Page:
Partnership audits might sound like a rather boring topic, but new rules now in effect make auditing partnerships much easier for the IRS and as such should be an area of concern for businesses. We have previously published a couple of articles regarding the audit rules: "Do We Really Have to Change Every Operating Agreemen? The New Partnership Audit Rules" and "Estate Planning With Partnerships: Important New Considerations." The Bipartisan Budget Act of 2015 and the Protection of Americans for Tax Hikes Act of 2015 created new audit rules replacing the current TEFRA regime beginning January 1, 2018. The new default rule is that if a partnership (or an LLC, LP, etc. taxed as a partnership) is audited, there will be a partnership level determination, assessment and collection. As we also indicated, the problem with this default regime is what happens if you currently have different partners than who you had during the audited year. Also problematic is if certain allocations are challenged, the IRS will still assess the tax difference against the partnership (rather than simply undoing the allocations), which can create distortions. Notice comes solely to the partnership, and a partner individually cannot appeal. Since publishing the previous articles, the IRS has issued regulations, and due to the fact that the new rules are now coming into effect, now is the time to amend old agreements.
Specifically, there will need to be changes to operating agreements of limited liability companies taxed as partnerships in order to make sure that a partnership representative is chosen, and that issues with the representative regarding notice to the other partners is properly dealt with in the agreement. However, the IRS is not bound by these provisions. Also needed will be new provisions so that current year partners are not liable for prior year partner’s liability. Even if the company plans to opt out of the new regime because it has less than 100 partners, the IRS has interpreted the cases for opt out quite narrowly, so many simple and small partnerships may not be able to opt out. There will also need to be provisions regarding how and perhaps even what elections will be made under the new rules and also how that will be determined under the agreement. Again, it is important to note that these are largely issues between the partners, and the IRS will instead be looking to the partnership representative to make the various elections, and the IRS itself is generally not bound by the language in the agreement, so it’s important to make sure the partnership representative is chosen wisely. If there is an audit and a deficiency assessed, the various choices available can have significant effects on the amount of tax owed. As such, it is imperative that any agreements specifically set forth the indemnification obligations and tax return amendment obligations of the current and prior partners.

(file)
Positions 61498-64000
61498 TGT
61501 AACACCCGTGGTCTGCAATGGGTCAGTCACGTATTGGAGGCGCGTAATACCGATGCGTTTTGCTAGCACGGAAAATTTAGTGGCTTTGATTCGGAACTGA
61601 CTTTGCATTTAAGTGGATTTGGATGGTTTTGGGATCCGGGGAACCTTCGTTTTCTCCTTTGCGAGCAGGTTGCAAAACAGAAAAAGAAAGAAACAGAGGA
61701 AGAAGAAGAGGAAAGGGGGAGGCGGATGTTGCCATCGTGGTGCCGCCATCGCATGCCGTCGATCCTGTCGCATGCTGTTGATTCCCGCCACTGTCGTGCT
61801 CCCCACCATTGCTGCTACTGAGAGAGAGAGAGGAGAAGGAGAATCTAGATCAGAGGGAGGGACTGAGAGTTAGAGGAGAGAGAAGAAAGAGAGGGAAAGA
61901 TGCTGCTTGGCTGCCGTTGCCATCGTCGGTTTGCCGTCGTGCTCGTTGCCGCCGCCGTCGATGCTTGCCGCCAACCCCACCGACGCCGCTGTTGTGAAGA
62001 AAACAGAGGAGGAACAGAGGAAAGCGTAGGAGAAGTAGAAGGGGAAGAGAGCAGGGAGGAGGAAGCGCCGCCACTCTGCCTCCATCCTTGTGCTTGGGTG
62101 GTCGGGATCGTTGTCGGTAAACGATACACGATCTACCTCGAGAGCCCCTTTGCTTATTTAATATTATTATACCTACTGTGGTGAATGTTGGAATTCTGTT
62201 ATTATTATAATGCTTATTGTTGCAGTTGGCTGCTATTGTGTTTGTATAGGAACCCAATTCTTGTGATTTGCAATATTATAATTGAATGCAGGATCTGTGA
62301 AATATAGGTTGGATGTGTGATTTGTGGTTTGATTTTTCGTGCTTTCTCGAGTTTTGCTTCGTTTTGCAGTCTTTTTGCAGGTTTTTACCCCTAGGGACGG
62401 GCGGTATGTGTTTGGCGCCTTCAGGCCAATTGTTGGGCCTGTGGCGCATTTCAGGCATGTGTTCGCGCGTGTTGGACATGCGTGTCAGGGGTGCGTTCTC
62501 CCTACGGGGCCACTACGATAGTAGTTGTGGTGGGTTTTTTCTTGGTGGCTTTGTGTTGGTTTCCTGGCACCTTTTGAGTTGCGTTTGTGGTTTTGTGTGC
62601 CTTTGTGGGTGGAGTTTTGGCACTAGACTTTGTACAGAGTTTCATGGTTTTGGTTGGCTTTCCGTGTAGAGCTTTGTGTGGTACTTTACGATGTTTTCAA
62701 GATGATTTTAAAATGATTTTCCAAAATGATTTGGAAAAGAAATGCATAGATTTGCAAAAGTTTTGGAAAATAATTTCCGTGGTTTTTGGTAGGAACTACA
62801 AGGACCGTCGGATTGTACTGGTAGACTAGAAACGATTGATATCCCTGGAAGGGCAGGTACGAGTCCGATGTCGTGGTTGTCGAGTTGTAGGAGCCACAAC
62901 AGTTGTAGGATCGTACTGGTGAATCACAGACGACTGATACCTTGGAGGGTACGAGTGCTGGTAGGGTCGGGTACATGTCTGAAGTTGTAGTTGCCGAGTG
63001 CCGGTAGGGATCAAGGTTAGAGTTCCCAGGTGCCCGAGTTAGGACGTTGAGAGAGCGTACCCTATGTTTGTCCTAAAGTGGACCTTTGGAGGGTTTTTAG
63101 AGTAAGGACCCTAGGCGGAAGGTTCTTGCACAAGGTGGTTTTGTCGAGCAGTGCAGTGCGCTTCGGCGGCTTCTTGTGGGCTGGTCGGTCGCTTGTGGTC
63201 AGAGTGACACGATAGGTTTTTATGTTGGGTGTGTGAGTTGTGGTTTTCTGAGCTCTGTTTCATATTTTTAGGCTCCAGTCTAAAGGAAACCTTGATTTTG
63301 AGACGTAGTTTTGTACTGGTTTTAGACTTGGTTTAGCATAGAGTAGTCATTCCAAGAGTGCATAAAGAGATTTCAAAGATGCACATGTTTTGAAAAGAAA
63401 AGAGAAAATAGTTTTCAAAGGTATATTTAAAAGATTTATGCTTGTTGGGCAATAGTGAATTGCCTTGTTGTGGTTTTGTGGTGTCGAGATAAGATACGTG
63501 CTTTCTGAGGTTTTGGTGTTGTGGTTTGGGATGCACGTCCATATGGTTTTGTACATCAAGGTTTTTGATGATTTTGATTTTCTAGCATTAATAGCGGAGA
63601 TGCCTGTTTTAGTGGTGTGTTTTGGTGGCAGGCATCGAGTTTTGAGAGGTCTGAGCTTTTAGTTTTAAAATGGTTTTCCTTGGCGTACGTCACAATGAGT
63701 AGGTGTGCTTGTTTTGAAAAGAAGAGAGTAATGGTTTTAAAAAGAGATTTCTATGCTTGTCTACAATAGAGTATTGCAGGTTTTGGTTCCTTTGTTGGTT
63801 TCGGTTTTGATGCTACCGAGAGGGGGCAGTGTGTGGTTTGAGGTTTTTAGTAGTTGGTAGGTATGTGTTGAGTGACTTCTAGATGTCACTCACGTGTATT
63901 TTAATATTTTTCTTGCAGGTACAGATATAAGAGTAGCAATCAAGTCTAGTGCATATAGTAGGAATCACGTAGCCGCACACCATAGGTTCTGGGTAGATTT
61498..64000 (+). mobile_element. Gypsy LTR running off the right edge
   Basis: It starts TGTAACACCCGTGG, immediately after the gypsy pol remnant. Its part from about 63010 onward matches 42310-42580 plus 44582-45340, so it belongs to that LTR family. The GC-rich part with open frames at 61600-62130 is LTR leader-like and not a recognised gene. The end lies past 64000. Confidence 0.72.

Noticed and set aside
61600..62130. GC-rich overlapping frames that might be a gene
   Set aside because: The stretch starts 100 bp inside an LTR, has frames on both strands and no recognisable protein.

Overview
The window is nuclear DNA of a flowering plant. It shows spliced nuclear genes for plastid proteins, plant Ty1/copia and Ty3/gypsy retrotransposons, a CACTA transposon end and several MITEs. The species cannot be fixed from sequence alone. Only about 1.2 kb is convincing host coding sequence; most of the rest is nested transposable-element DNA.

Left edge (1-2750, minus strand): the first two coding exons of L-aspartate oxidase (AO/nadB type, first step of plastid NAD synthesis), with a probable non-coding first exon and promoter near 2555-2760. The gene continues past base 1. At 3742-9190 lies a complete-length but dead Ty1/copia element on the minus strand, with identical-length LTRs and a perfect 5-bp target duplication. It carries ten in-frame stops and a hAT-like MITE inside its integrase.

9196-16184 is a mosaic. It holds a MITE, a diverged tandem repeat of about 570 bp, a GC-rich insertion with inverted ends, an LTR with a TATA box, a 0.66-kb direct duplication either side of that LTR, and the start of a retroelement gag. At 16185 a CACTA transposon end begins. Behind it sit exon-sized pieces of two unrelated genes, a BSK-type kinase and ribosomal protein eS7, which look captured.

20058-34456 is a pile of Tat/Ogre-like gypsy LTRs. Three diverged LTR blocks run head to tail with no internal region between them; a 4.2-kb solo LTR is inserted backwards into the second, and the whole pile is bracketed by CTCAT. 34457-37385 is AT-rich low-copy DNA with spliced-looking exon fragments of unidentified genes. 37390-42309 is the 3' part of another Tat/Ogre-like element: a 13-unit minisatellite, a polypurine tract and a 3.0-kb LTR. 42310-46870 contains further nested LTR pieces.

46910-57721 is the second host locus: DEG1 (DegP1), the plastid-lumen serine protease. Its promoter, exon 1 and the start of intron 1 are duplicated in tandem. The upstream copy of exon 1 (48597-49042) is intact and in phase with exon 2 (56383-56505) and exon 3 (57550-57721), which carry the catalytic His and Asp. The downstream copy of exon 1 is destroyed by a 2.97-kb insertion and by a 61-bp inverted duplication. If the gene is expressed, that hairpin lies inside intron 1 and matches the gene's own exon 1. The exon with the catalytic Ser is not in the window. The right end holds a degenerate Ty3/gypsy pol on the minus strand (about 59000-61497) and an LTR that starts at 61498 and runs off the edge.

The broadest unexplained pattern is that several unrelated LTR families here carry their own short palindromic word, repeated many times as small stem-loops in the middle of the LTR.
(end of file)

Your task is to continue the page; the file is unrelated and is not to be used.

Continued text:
Our tax attorneys here at Stites & Harbison, PLLC have worked on amending numerous agreements to properly take into account these new rules, and we are happy to help businesses navigate the various issues.